So you want to build a sustainable home, but you don't know what you have to do? Well, humans have always built things, it’s what we do. From basic home adobe structures to the Pyramids of Giza, the Colosseum, and the towering high-rises of modern cities, our choices over where we live and what makes the structures we create has always moved in accordance with our needs and desires. However, now in the 21st century, it is not only our desires or our culture that have got to dictate the designs of our abodes.
Our world and climate are changing, and we need to adapt our buildings to its needs in this new context. However, do not fear! Building an eco-friendly house is something that we have always been capable of, and the present day requires a return to sustainable solutions to meet our housing needs. This is something that we can do combining ancestral techniques and modern know-how, and so you have got what it takes to do it!
So what makes a sustainable home? And how on earth do you go about building one? It is not as complex or challenging as it seems, and if you are in the position to build a new house today, making it sustainable should, (and can without too much difficulty), be a priority. Once you have decided, when building an eco-friendly house, there are a few key areas to take into consideration.
Obviously, there are lots of ways to incorporate sustainability into your home, here you can check out some everyday tips to include in your routine: 7 Sustainable Cleaning Tips to Try On Your Home And Go Greener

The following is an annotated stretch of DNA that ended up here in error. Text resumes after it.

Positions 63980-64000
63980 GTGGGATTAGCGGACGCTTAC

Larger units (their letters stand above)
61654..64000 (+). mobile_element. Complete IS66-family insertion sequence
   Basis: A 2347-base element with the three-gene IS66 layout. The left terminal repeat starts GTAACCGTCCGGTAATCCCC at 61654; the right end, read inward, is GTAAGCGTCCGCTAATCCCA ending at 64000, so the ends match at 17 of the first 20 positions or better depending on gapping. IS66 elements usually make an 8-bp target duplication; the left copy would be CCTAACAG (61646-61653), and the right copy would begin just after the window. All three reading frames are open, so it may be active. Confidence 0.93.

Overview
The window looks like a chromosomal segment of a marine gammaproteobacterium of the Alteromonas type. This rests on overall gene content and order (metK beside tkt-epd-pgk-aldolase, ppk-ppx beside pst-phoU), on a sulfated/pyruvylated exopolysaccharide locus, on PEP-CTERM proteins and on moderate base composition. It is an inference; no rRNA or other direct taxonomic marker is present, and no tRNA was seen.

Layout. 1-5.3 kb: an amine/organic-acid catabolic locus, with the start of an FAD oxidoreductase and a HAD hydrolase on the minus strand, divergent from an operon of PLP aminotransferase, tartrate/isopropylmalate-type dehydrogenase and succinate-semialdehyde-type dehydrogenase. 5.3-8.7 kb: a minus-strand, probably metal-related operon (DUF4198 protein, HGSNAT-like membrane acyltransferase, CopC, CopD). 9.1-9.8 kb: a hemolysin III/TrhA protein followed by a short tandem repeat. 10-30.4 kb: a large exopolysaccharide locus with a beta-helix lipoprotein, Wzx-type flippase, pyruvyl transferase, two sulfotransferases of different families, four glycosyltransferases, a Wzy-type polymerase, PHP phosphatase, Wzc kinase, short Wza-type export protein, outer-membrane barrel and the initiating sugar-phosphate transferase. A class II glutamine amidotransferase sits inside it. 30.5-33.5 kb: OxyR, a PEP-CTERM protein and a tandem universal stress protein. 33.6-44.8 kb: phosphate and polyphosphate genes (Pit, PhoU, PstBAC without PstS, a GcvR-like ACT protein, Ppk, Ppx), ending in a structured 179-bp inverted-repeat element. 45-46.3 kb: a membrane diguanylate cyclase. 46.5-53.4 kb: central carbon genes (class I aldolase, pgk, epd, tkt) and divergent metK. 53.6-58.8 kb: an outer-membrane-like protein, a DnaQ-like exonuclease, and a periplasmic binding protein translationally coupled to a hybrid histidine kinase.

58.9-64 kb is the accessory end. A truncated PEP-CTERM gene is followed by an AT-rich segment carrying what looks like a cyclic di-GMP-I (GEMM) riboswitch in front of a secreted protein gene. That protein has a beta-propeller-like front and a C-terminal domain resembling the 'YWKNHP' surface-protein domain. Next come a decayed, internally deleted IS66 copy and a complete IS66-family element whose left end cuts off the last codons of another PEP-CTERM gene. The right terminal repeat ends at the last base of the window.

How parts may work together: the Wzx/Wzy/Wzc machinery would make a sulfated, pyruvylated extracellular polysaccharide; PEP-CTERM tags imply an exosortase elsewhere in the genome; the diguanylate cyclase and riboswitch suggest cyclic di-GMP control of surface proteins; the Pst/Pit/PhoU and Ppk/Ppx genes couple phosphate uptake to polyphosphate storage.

However, in this article, we will walk through 4 of the most important considerations when it comes to actually building your home: structural considerations, orientation and location, the materials you should use, and the best ways to meet your energy needs.
What makes a home sustainable is a mixture of all of the above, and the desire to make it happen!
Let’s get started and talk about the structural considerations you need to bear in mind when thinking about building your new eco-friendly house. Sustainable architecture doesn’t need to be tricky, as long as you bear in mind these key ideas.
First-off let’s talk about size because in terms of sustainable architecture - it does actually matter! It might seem a pretty obvious point, but it is actually an important consideration. Very simply, the smaller a house the more eco-friendly it will be. This is because the smaller the house is, the less energy you need to keep it warm, and vice-versa the less to keep it cool.
A huge property is always going to be freezing in the winter and too hot in the summer, requiring exorbitant radiators and air-con units to keep temperatures balanced. In addition to temperature considerations, the bigger the property the more the materials required to build it and the overall consumption of products to maintain it, putting extra stress both on the environment and your wallet.
Continuing our structural theme; the layout of your house is also very important to consider. Did you know that igloos are one of the most energy-efficient structures out there? They have reduced surface area which means that they are great at combating heat loss. Now, I am not suggesting that you build yourself an igloo, however bear in mind layout! The bigger your surface area, the less energy efficient the space is likely to be.
Thus, think about building up rather than out. This is a great tip for building an eco-friendly house regardless of location, however it is especially applicable in urban spaces if you have a small plot of land, it can be turned to your advantage as this kind of layout is part of what makes a sustainable home.